As the sun sets on my intentionally lived summer… I look back with no regrets.

2016_Holland MI Summer Sunset.png

So from the Philadelphia Inquirer, please enjoy this, a highly personal parting look back at an incredible summer and what I did in it – one of my favorite writings ever:

Living with Stage IV Cancer: Report From My Currently Incurable Summer Vacation 

In June I wrote about plans for a currently incurable summer vacation, but I couldn’t have foretold the incredible experiences that lay before me over the next two months. It truly was the best summer I have had in years, with everything magnified through the prism of a Stage IV cancer life.

It was my best summer in years not only in spite of Stage IV cancer but in many ways because of it.

“Magnified through the prism of a Stage IV cancer life” is exactly how it felt.  I knew that taking a summer off from chemo treatment would probably cause some tumor growth but when you are faced with the odds I and other Stage IV patients often face – quality of life is always balanced with quantity.  Every day of a carefree summer counted in special ways towards the quality side of that balance, an equation that can be hard for someone without a currently incurable diagnosis to truly comprehend.

I did not waste a single day.  I took chances. My life became a whirlwind of daily experiences and the rush of experiences arrived in a nonstop flow of excitement and fun.

Reliving childhood memories with my kids and extended family in my Michigan hometown and then creating their own new childhood memories at their cousin’s and Grandparent’s homes.  Attempting cutting edge science for the treatment of my own disease.  Giving Stage IV patient advocacy speeches before hundreds of people.  Visiting very close friends of the Stage IV community across multiple time zones, in cities big and small.  The simple joys of riding a Jeep at sunset through the rural countryside and the complex joys of long in-depth emotional conversations with fellow Stage IV survivors.  Home cooking and the finest of city dining.  Visiting rural and suburban family homes and staying at urban boutique hotels.

Every day was an adventure.

One highlight: Spending hours with a fellow Stage IV patient currently living eleven years into her diagnosis partially because of a cancer drug I co-invented.  We spent our evening deep in discussion at a restaurant fittingly named the “Miracle of Science”.

It was the ultimate “Cannonball Life” summer.

And today it comes to an end.

Tomorrow, I return to the world of CT-scans and tumor blood marker tests.  To doctor appointments and infusion centers.  To chemotherapy and treatment.  I’ll find out shortly what the medical costs were from my currently incurable summer vacation.

No matter the test results I receive in the coming days, I will have no regrets.  I lived my life to the absolute fullest this summer and I made many memories to last a lifetime – both for myself and for those I was with.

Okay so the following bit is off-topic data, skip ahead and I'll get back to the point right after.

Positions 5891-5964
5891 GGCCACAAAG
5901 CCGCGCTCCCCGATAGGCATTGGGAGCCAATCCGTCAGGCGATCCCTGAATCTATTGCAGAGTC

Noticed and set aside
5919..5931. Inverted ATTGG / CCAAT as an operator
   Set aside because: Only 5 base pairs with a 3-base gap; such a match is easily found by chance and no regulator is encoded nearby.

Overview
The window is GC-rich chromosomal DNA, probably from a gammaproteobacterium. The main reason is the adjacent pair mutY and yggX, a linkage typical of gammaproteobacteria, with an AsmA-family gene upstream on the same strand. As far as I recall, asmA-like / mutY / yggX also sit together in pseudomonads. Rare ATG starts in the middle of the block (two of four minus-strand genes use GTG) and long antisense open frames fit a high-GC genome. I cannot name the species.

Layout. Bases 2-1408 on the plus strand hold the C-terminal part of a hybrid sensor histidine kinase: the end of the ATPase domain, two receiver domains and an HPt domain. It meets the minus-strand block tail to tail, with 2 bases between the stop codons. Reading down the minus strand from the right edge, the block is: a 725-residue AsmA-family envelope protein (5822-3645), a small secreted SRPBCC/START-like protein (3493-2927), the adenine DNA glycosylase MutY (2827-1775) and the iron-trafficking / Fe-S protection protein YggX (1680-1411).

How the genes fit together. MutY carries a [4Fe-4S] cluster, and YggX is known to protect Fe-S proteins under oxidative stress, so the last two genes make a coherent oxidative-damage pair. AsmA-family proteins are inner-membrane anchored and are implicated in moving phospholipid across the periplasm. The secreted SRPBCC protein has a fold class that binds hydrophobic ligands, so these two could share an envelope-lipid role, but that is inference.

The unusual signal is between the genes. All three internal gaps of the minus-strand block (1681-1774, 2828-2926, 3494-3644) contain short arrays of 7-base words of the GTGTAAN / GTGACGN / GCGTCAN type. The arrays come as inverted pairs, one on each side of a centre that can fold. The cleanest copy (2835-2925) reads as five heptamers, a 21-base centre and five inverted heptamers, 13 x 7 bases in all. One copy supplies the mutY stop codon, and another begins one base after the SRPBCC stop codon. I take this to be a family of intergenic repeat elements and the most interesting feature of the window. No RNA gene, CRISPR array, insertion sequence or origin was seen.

As the sun sets on my currently incurable summer vacation, I’ll end with a paraphrase of how I started it: “And for that opportunity I am very thankful.  No matter what your situation, I hope you have enjoyed making some good memories the past couple of months.  That is what summers are for.”

28 Comments on “Living an Intentional Summer with No Regrets

  1. I just got back from reliving my own childhood memories in Michigan. I swear I was 10 again! And, I’m pretty sure I’ve never heard so many giggles from my daughter in one afternoon. She loved getting smashed by the waves together. It was a day of true living. I can really understand what you are saying with that…and I believe as we get back into the swing of things that I need to make more of an effort to live each day with intention. You’ve got a good head on your shoulders Mr. Mar-silly. 🙂 I’m glad we’re friends, and I’m happy to learn from you!!

    Liked by 1 person

    • One of these days we’ll have to coordinate our Saugatuck/Holland summer visits Nea! We already have a big kid party going on with all of our cousins’ kids (all about the same as ours) – yours could join in the mix! A real highlight to our summers both for me and the girls! Running around a beach on their own at sunset exploring, building forts etc – such a part of my childhood at that age but not so much a part of city living……

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  2. Thank you again Tom for sharing and making an intentional choice to be an advocate, scientist, and a wonderful friend to all of us living with cancer.

    Your writing has become so much more than a blog; but a gift to so many people.

    Liked by 1 person

    • Thank you Chrissy – that is an incredible compliment for a writer to hear – thank you! I missed you on my travels this summer – maybe it will work out next summer!

      Like

  3. I’m so glad that you had such an amazing summer. You are such a great help to all of us with this rotten disease. I wish you well, Tom, and soldier on and enjoy each day of your remarkable life.

    Liked by 1 person

    • Likewise back at you Helen – soldier on… not easy but I firmly believe there are better therapeutic options than chemo steadily approaching. I’m off to the FOLFIRI chair in about 4 hours – got to keep treading that water myself… Take care, Tom

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  4. Thank you Tom, enjoyed this entry.